Did American conservatism fall or fail?
Did this week’s presidential elections in the United States show that conservatism in the country has fallen or has failed? For some European scholars, the result of the elections – regardless of whether it was a neck-and-neck race – has shown that conservatism is falling, signaling that the same will soon happen on the old continent. However, others who call themselves experts on American domestic politics and consider the European case to be a totally different phenomenon, say American conservatism did not fall at all but failed due to the campaign run by the Republicans. Which is true? Is it also the end of the neocons’ influence on American politics?
It is not easy to decide which view is correct. However, some research conducted both in Europe and in the U.S., together with some recent election results and opinion polls in Europe, indicates that conservatism, if not falling, has recently begun losing strength in democratic Western countries. First the meaning of conservatism became a subject of discussion. Then the difficulties of making a proper definition of conservatism began to be discussed. It is interesting to observe that similar discussions are now also occurring in Turkey, where the conservative right dominates a major part of the political ideology.
During a recession, people who lose their jobs and an important part of their family income normally put the blame on the government. However, in some troubled European countries, ruling governments are not formed by the conservatives but mainly by social democrats. Then why has the political sympathy for conservatism weakened instead of for social democracy? Mitt Romney’s election campaign might give some hints as to the reason for the failure.
Political analysts now say Mr. Romney did not offer a meaningful change in policies that could help heal socioeconomic maladies and international political problems, but instead repeated what other Republican candidates have said during the last quarter-century. The last Republican president who offered new policies to rescue the American economy during a serious crisis was Ronald Reagan. He tried hard to convince the people during his successful campaign and was elected. Then he tried hard again to convince Congress to implement those policies and then, after the assassination attempt against him, used the growing sympathy of the Democrats to successfully pass the policies he designed through Congress.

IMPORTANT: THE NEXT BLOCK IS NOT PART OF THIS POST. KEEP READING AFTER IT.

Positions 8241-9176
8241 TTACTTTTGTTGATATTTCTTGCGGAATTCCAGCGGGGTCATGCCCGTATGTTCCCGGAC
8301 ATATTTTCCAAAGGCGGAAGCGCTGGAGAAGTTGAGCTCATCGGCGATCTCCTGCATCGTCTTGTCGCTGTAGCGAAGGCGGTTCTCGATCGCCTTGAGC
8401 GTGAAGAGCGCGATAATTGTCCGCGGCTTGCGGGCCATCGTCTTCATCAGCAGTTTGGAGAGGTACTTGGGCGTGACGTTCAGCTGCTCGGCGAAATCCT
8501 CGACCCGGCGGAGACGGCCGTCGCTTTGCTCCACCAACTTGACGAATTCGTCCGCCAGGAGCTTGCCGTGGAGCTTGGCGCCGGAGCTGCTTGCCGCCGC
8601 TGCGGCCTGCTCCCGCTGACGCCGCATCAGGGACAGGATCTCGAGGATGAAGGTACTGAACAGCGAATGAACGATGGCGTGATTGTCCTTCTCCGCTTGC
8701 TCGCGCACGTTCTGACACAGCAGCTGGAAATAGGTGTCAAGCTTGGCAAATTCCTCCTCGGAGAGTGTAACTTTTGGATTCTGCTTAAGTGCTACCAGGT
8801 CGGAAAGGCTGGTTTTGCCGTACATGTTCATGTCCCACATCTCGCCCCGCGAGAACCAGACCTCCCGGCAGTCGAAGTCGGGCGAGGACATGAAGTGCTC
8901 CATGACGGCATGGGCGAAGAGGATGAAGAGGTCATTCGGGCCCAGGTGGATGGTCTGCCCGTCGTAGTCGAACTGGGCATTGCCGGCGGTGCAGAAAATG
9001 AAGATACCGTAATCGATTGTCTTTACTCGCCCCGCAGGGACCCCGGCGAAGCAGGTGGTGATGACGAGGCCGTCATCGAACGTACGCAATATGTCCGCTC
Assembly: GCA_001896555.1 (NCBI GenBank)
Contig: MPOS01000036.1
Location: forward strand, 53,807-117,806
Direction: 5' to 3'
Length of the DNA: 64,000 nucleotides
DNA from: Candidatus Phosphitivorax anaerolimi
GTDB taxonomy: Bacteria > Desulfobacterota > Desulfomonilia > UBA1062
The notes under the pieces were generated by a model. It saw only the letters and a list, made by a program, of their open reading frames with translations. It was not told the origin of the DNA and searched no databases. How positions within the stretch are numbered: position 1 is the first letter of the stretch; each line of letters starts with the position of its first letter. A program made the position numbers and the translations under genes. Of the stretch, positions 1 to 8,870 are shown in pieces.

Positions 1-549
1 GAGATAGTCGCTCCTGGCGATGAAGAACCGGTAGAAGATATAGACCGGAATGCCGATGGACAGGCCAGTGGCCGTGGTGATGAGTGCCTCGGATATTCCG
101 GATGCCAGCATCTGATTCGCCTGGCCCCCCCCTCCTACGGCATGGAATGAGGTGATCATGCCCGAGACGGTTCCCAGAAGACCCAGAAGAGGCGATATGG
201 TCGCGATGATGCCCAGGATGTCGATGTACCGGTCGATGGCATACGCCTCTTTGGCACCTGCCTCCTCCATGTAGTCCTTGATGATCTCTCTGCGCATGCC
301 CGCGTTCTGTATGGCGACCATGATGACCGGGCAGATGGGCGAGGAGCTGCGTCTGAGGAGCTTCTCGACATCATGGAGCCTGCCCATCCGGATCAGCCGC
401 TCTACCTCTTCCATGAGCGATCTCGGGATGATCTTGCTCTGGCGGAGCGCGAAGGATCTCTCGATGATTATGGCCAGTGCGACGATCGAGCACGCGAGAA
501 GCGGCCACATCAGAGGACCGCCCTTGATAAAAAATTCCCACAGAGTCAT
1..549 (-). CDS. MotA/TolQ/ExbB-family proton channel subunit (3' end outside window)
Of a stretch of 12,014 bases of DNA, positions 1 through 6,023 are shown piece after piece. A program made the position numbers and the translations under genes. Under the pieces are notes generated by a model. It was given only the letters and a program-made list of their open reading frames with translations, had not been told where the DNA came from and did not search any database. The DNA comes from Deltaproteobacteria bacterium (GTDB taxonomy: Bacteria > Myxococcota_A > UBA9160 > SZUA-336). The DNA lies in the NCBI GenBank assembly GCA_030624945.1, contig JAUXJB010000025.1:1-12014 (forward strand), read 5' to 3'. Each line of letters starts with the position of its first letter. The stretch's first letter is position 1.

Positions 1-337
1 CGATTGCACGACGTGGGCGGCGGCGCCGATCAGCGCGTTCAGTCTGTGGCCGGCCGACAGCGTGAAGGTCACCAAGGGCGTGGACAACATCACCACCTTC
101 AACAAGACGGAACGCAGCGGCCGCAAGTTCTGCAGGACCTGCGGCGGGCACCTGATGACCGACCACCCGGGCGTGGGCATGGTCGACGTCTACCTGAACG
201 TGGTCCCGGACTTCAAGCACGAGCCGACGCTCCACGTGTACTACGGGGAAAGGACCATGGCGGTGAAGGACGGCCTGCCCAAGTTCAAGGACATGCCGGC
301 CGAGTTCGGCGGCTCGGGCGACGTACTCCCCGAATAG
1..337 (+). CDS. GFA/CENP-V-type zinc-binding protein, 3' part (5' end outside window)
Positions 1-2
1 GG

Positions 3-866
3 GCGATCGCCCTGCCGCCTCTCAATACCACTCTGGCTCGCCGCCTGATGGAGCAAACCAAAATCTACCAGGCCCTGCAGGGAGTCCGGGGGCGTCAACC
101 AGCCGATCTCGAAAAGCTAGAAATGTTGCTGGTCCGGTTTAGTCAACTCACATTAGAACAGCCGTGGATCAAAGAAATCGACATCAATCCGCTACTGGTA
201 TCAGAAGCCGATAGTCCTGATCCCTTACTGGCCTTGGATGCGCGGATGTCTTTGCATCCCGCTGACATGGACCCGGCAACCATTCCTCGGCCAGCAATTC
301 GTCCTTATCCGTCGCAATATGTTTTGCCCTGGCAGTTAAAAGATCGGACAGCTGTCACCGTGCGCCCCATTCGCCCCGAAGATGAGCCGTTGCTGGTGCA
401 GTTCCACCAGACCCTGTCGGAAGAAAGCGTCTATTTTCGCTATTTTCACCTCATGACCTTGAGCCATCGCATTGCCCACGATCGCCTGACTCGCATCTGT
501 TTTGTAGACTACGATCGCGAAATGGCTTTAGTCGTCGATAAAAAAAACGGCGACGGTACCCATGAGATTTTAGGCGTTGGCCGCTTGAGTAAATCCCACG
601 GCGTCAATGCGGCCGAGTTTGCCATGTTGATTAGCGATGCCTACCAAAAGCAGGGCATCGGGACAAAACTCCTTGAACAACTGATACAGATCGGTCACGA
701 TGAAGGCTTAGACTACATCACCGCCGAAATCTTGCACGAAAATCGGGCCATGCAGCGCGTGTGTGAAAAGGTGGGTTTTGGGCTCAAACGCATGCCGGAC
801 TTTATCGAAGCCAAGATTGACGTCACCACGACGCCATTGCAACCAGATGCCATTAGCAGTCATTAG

The other important reason for the failure of the Republican campaign might be the negative influence of their traditional opinions on taxes, financing social policies, poverty, unemployment, unjust income distribution and the like in the middle of a continuing recession. It is, of course, not easy for a political party to sacrifice some important parts of its ideology because of a change in domestic and international economic and political conditions. However, there must be a limit on insisting on old principles without taking into consideration the recently altered economic and political environment.
In short, the American type of political ideology is the common beliefs, approaches and concepts of the sympathizers of a political party, whether Democrat or Republican. This means that “belief” alone is not sufficient to shape an ideology: It is necessary to support beliefs with realistic approaches or policies to satisfy believers.